I am the father of three boys. My oldest is 11. While tall for his age, he is still not my 6’1” height, and I can remember many occasions where I have had to lift him up to give him a better view of something that was farther away or just out of his line of sight.
My height helps me see things he can’t.
Another example (though one less pleasant for me): I’m around 40 years old. Obviously, I’m not that old, but I’m certainly older than my son. I remember President Reagan, and I clearly remember George H. W. Bush, probably due to the first Gulf War. My 11-year-old son, on the other hand, doesn’t even remember former President Obama: his entire political awareness has been centered on the single term of former President Trump. He is, chronologically speaking, short.
Through Generation Joshua, I work with teenagers all over the country who are old enough to understand politics and the important role it can play in our lives. They are passionate. They are motivated by issues they care about. And amidst the swirl of information they wade through daily, these teens are painfully aware of the problems and struggles our country faces. However, they still share something with my son: chronologically speaking, they, too, are short.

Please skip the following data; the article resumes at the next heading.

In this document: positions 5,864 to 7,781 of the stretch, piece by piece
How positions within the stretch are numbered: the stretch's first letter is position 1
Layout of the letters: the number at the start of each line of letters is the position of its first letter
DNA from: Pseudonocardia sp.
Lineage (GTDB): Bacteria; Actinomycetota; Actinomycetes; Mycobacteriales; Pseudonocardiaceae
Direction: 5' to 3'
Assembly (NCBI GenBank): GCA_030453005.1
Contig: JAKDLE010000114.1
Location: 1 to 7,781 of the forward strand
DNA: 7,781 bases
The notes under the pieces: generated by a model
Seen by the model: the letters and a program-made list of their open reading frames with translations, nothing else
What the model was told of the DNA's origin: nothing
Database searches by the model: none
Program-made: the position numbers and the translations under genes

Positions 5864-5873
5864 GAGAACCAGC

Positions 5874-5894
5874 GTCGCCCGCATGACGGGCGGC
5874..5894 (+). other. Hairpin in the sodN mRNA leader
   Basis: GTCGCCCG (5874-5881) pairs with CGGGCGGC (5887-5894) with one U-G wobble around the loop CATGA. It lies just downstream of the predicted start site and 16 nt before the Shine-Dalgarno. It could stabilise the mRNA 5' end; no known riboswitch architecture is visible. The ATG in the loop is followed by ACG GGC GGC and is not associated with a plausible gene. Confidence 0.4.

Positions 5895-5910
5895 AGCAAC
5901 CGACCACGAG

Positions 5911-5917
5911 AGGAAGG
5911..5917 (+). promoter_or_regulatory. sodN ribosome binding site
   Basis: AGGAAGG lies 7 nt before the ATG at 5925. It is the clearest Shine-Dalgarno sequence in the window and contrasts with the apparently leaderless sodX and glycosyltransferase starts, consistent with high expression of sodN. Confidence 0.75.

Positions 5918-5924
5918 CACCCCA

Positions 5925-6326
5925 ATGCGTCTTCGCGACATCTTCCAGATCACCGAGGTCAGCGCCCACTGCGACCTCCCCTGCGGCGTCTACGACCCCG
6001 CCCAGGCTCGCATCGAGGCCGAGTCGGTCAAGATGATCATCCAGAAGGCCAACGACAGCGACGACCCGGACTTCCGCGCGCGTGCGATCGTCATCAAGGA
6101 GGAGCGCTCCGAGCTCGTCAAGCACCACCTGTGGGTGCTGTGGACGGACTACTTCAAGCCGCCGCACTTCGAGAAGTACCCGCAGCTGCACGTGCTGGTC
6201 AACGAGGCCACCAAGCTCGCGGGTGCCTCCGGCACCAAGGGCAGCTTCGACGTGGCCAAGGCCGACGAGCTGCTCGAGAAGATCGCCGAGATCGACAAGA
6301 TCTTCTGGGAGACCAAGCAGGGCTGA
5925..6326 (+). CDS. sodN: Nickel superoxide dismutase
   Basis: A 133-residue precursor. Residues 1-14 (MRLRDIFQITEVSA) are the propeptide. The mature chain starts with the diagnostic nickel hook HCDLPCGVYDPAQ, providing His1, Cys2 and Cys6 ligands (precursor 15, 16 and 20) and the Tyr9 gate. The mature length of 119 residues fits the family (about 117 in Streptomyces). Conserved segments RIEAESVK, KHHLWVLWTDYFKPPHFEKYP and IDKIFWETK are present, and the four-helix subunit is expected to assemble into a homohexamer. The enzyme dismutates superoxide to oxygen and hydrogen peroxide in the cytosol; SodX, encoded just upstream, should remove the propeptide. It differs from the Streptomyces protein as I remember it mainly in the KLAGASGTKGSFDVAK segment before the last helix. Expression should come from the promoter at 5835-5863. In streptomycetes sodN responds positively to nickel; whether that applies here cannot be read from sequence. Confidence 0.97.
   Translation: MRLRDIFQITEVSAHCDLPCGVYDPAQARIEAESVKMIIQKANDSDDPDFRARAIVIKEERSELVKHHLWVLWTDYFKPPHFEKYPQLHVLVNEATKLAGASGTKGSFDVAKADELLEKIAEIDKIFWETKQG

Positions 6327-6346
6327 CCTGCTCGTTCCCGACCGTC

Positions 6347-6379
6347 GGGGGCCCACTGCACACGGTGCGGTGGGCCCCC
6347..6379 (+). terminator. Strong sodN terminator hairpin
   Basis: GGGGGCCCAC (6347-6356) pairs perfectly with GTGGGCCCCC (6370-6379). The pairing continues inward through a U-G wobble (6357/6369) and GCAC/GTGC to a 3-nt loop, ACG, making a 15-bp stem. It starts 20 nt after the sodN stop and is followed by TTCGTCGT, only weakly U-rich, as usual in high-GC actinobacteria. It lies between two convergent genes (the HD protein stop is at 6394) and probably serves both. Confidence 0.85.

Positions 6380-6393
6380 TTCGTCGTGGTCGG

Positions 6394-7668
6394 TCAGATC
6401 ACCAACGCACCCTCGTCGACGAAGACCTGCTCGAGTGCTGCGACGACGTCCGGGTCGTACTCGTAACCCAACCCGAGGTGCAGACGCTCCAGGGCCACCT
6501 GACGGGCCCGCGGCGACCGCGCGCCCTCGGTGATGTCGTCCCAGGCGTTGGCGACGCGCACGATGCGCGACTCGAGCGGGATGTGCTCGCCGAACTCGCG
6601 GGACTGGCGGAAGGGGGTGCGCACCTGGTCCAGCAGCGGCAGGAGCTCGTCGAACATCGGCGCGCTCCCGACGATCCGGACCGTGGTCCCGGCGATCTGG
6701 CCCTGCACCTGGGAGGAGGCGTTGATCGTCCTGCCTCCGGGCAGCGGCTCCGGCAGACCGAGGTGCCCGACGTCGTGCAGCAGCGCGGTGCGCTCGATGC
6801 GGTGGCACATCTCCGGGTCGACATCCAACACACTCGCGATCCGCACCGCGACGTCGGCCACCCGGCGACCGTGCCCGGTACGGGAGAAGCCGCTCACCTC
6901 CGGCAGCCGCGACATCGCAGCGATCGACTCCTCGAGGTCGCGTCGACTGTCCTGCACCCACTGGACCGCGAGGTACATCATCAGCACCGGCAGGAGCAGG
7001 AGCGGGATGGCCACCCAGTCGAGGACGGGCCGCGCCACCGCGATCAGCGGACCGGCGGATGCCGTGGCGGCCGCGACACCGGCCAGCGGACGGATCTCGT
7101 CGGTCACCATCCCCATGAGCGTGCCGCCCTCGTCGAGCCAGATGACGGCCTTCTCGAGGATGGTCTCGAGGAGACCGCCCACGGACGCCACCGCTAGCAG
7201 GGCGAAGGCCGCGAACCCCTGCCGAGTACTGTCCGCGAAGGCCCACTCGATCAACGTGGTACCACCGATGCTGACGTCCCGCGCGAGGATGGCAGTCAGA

It is easy to lose perspective, even for chronologically “medium” homeschooling parents like you and me. But as adults, it is our responsibility—even duty—to lift the young people onto our metaphorical shoulders and help them see. Just like physical height, chronological height can easily be compensated for—so let’s help them.